Sunday, May 10, 2015

Letter to My Mother on Mother's Day

Hey, Mom --

A lot is going on here and I miss you terribly in the turmoil of it all.  I've moved back to Missoula and Mother's Day is sweet with the mountains still green, the black-eyed Susans on the slopes and the smell of lilacs light in the early morning air.  I haven't seen this Montana in 30 years -- the hills are brown when I come in August and wild flowers out only in places like Glacier.
I've been here six months, staying with Jim, if you can believe it.  We haven't fought once, which is even more unbelievable.  He's been unfailingly kind, if a little hyper, and I've done my best to be cheerful and helpful or to hide when my mood turns south.

Almost the whole family is here for Mother's Day -- Lisa is in Oregon but they're moving back to Kalispell this summer and then the circle will be pretty much complete.  Little Sophie is in third grade and Anna -- did you meet Anna? -- is a very shy pre-schooler.  Michael and Leeanne moved to Spokane and all the Spokane kids came over to see Kimmie's play.  Kim tells me that every time she goes on stage she channels you.  I thought you'd like that.

I'm moving into a tiny cottage in about six weeks and oh, I wish you were here to supervise!  Will I find just the right pink for the kitchen and lavender for the living room without you?  I've bought a couch, Mom -- my first real one that Daisy will refuse to let me nap on.  I'll be gathering my stuff from the four corners and will have your/my bedroom furniture back.  You'd like this little house: it's very 30s, and so much of what I've inherited covers that period.  I want to mount your toy stove in the kitchen and I will be putting up photos of you and Dad over the fireplace in the living room.  All my dour great- aunts and uncles, the entire 23 of them!  You'd enjoy this move, Mom.  I think of you every time I buy something.  And you'd laugh at my mania to re-collect things from my childhood that got broken or went astray in the moves.  I actually bought a piece of carnival glass although the bowl you had was much bigger and more useful.  I'm going to see if I can get my part of the Azalea china Grandma Kuffel had which a friend and I have collected.  It would look swell in the kitchen.  I'll have to put a table cloth on the table to use the Spode.

You can see I'm planning dinner parties right and left.  That's your presence in me as well.

Dad is getting frail but is in good spirits.  Last night was the annual Western Montana Retired Officers' Club dinner.  Only five World War II vets left and I cried when they gathered to have their picture taken.  It was the day after VE Day and Dad was telling us about free drinks at the Officer's Club in San Francisco.  Jim found it hard to believe how even more ecstatic VJ Day was, how relieved you and Dad were that the Homeland Invasion was off.  Jim had never heard to story of you and Dad renting a room from the colonel and the colonel's wife expectation that you would clean for her.  It explained a lot to him about your dislike of the military, although you always seemed to enjoy the perks a great deal.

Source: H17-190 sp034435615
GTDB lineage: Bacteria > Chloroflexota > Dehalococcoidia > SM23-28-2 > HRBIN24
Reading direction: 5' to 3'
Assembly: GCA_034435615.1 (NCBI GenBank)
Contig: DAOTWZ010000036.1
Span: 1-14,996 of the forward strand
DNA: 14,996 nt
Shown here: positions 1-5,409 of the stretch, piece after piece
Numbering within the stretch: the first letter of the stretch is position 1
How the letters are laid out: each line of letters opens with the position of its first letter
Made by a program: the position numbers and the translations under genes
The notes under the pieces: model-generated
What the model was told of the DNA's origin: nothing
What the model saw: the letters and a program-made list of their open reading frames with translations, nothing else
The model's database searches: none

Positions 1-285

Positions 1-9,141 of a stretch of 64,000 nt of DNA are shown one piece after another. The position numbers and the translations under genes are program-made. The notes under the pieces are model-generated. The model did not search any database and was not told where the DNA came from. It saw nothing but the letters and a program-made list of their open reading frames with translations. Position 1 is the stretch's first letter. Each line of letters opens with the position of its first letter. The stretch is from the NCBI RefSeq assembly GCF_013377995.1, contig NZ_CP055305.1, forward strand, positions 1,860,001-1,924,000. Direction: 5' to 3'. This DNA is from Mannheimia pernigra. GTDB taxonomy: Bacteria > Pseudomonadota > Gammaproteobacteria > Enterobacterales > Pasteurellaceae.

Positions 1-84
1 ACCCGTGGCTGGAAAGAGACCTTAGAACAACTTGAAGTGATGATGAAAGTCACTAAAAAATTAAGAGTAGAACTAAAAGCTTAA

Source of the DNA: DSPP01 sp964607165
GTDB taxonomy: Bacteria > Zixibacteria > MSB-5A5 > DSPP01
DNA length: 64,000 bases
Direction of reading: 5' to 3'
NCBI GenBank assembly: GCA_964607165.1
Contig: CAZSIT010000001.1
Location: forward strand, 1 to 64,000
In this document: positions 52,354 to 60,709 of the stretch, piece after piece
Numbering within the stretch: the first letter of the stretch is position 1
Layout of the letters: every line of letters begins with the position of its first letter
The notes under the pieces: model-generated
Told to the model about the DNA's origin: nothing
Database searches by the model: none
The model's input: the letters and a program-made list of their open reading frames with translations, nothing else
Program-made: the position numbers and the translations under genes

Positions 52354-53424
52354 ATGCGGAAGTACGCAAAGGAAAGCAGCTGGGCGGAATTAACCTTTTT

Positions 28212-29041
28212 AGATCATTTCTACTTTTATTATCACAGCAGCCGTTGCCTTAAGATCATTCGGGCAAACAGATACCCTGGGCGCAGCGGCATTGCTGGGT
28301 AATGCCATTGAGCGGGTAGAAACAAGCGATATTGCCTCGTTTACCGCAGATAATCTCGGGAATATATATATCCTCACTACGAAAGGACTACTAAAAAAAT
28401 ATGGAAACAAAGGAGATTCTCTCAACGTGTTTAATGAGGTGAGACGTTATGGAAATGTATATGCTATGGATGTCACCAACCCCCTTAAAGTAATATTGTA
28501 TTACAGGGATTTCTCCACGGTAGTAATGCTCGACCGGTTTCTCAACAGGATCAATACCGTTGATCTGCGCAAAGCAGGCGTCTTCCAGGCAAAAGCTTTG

I was Dad's date and Jim and Brenda came as well. 
Seeing the men of Dad's age barely able to stand and hold a limp salute was a solemn sadness to us -- my eyes are pricking as I write this -- but he was terribly glad to be there, with us, and to see one or two of your remaining friends who I made sure came over and sat with him for a few minutes. 
All three of us pitched in to be ears, eyes and stability for him.  He's already set the date for next year.

He misses you, Mom.

Daisy's showing her age, too.  She'll be 14 this summer, can you believe it?  She's still active although she can't jump the way she could a year ago.  I like it that she is still at a learning curve at her age.  She has learned who Auntie Brenda and Uncle Jimmie is (she outright adores Jim!), and I taught her to stay in the unfenced back yard.  I don't know how I did that but I don't know how I taught her anything.  She's smart on her own.

You'd had laughed to see her facing down two deer one evening.  She kept advancing, slowly, barking, while one of the deer pawed the ground like a bull.  Finally the deer decided the noise was too much and ran off.  We call her the Deer Stalker and Brenda's plants are thriving with absence of ruminants invading the lilies.

Next spring I'll find a black bitch to join her.  The cottage has much more light than the Bat Cave had and I'll be able to read that little monkey face's mischief.  No dog can replace Daisy but I do love a black Lab.

It felt funny being Dad's date, Mom.  I put on an underwire bra, Spanx and make-up, but I'm ashamed of the weight.  I hope you would be proud of me despite the weight gain, and I hope you would have been proud of us last night.  I made sure it was OK for Jimmie to get in on the photograph of all the Vietnam vets -- it's the 50-year anniversary of the start of that war -- even though it was an officer's club meeting.  He felt chagrined that I did it but Brenda walked him over.  We're as proud of his sergeant's stripes as we are of Dad's bird and I'm glad we forced him into it. 

I have a new psychiatrist and she changed my meds up.  It's a huge help.

That's about it, Mom.  I want you to know how much you're on my mind and how much you would love this tender time of year and the 16 people flowing in and out of Jim's house this weekend.  I know you'd be buried in paint chips and helping Kimmie plan this doily hanging we have in mind.  Daisy misses your pocket full of cookies.